BLM seeks public comment on Pryor Mountains (MT) wild horse plan

/ In The News, News

Photo taken at the Pryor Mountains Wild Horse Range by Meg Frederick.

The Bureau of Land Management is seeking comments on a proposed amendment to the Billings Field Office Resource Management Plan regarding genetic diversity in the Pryor Mountains Wild Horse Range.

Public comments are due by April 29.

The 2015 Resource Management Plan for the Pryor horses failed to adequately describe “all representations in the herd” in the management decision.  The Resource Management Plan stated, “MD WH-7: Herd Characteristics: Within an HMAP, herd structure will be managed for all representations in the herd, not allowing specific colors or bloodlines to dominate from management manipulation.”

BLM interpreted this to mean that each mare would have an opportunity to have at least one offspring, and that objective was included in the 2009 Herd Management Area Plan (HMAP).

Plaintiffs disagreed with this interpretation and requested a temporary restraining order on a 2018 proposed gather. The court found that “BLM did not discuss the loss of patrilineal lines and established a one progeny rule without further discussion, suggesting to the court that BLM may have acted arbitrarily and capriciously by failing to consider the ramifications of the loss of horses it chose to remove.”

The proposed amendment is meant to address the risks associated with inbreeding, including the use of genetic information to determine management actions.

The BLM is suggesting the following amendment to management decision WH-7:

Maintain desirable levels of genetic diversity, as measured by Observed Heterozygosity (Ho). Observed heterozygosity is a measure of how much diversity is found, on average, within individual animals in the HMA. If Ho drops below thresholds identified in the BLM Wild Horse and Burro Handbook H-4700-1, then BLM would take one or any combination of the following actions to reduce the possible risks associated with inbreeding depression: 1) maximize the number of fertile, breeding age wild horses (6-10 years) within the herd; 2) adjust the sex ratio in favor of males (but with not more than approximately 60 percent males); or 3) introduce mares or stallions from other wild horse HMAs. Prioritize introductions from herds with characteristics similar to the Pryor Mountain horses, such as the Sulfur herd in Utah, the Cerbat Mountain herd in Arizona, or others.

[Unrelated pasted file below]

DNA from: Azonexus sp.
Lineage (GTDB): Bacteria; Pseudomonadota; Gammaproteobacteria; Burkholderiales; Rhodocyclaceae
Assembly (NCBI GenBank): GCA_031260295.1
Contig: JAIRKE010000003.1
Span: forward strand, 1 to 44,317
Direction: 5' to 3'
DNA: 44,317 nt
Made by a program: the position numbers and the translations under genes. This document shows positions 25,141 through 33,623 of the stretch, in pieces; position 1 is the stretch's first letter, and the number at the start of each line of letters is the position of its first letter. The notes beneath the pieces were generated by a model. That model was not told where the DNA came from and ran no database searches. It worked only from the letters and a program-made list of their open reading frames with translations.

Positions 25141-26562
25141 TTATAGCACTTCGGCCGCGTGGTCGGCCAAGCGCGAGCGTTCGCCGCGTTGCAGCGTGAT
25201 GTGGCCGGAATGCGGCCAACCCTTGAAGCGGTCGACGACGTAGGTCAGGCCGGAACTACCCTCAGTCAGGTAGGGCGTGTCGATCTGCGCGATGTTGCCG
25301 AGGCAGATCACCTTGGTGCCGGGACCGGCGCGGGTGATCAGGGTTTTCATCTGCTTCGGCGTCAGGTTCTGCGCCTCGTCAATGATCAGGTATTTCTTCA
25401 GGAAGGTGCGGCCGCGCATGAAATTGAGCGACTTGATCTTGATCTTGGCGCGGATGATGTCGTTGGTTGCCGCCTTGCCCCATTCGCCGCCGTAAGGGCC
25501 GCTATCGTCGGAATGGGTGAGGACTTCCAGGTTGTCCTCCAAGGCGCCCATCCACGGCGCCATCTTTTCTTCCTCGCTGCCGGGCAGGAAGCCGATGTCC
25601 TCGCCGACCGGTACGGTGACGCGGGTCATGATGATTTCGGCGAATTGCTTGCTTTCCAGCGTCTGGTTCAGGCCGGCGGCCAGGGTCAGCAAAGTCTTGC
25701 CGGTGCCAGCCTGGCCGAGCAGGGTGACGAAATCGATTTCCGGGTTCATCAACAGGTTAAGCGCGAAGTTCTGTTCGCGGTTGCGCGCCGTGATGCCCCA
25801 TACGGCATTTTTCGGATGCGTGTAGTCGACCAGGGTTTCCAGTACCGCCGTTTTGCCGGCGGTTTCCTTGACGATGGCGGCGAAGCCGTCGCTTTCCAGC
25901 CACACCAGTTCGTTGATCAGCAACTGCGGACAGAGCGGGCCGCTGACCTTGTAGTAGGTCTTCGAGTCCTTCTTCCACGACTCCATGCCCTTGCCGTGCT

Submitting a public comment

More information, relevant documents, instructions, and a venue for submitting comments are available on the BLM e-Planning project website at Search using the NEPA number: DOI-BLM-MT-C010-2020-004-EA.